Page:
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Prolonged stays outside the UK

Hermitage Medical Practice

POLICY ON PATIENTS ON PROLONGED STAYS OUTSIDE THE UK

Medication and Phonecalls.

 

MEDICATION WHILE TRAVELLING ABROAD

A limited supply of repeat mediation can be supplied (maximum 3 months, may be less). ‘Just in case’ medications may sometimes be prescribed but will attract a charge payable at the pharmacy as the NHS does not cover treatment for conditions that may occur while abroad.  Please note some frequent Q&A below.

1) Can my GP prescribe extra medication while I go abroad?

If you need medication for a stable, long-term health condition, your GP can only supply a maximum supply of up to 3 months.

However this depends on

  • How long your GP thinks you need to continue your medication
  • How often your treatment needs to be reviewed

In that case your doctor may be only able to supply an amount for less than 2 months. This is because a doctor remains clinically responsible for a patient as long as they are prescribing for them, and they may also be infringing local laws and regulations by treating patients who are not in the UK.

2) What if I am abroad for longer than 3 months?

Your GP can only prescribe a maximum of 3 months treatment, and you will need to make arrangements to get more at your destination. This may be by:

  • Registering with a doctor in the country you are visiting
  • Buying the medication from a pharmacist while you are away

If a person is going abroad for more than 3 months then only a sufficient supply of his/her regular medication can be provided to enable them to get to their destinations and find an alternative supply. This is the maximum a person is entitled to under NHS care if they are leaving the country for more than three months. In fact some Health Boards instruct their GPs to remove patients from their lists who are abroad for more than 3 months.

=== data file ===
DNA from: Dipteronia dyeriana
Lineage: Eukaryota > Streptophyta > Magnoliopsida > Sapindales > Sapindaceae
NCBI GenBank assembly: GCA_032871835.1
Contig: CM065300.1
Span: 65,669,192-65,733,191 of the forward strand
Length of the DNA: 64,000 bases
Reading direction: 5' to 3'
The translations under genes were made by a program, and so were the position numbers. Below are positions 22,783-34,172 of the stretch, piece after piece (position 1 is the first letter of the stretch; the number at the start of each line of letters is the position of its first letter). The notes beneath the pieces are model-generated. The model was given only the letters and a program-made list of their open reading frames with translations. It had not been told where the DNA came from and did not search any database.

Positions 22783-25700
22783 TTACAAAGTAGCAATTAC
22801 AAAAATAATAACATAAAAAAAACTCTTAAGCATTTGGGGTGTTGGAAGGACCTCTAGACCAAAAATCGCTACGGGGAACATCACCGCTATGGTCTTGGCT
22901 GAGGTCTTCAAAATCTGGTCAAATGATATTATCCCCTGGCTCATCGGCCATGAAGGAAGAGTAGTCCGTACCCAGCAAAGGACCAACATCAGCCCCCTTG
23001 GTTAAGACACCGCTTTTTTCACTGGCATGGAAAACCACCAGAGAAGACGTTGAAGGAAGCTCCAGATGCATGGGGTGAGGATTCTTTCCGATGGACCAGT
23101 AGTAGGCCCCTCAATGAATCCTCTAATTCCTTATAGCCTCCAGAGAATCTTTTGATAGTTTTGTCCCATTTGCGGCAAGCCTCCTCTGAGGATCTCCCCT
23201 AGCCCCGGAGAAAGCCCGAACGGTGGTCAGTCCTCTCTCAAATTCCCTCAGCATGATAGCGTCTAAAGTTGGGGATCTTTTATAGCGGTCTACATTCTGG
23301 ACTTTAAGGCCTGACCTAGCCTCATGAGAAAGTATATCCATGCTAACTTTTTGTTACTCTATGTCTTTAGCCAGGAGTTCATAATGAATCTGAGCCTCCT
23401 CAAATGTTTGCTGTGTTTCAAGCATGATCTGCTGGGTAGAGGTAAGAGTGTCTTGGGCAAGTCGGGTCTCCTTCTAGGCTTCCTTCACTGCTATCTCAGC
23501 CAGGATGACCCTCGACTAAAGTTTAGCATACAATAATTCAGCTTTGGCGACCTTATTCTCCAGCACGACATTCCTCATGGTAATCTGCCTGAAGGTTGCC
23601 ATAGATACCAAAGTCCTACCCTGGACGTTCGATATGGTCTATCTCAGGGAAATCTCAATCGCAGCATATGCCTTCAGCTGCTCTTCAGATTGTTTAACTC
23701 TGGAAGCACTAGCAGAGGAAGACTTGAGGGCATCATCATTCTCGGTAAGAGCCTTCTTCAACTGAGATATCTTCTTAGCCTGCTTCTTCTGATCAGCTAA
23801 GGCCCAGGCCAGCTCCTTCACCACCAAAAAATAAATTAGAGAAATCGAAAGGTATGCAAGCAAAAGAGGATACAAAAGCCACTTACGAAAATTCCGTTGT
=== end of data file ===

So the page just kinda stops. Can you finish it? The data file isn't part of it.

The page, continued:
NHS prescriptions should never be obtained by relatives or friends on behalf of patients who are currently abroad, irrespective of factors such as owning a house in the UK or paying UK taxes. Patients are also responsible for ensuring that any drugs they take into a country conform to local laws.

3) What if I offer to pay for my prescription?

The GP still remains medico-legally responsible for this prescription (see above).

4) Can I get medication in case I am ill abroad?

E.g. in case I get diarrhoea

I get reactions to mosquito bites

My period might be due.

If the GP does agree to prescribe medication in case you are ill abroad, as this is not covered by the NHS it will be on a private prescription which you will have to pay for at the pharmacy.

PATIENTS PHONING FOR ADVICE WHILE ABROAD.

GPs are not legally covered to treat patients who are not currently in the UK, even via a telephone consultation. They could also be breaching local laws and professional regulations of the country where the patient is currently staying. Therefore while patients may call to book appointments, get results etc, they will not be able to have a phone consultation, in any form, from a GP.

 

Information is taken from the, BMA website, nhs.uk website, other government websites and represents current government and legal advice.



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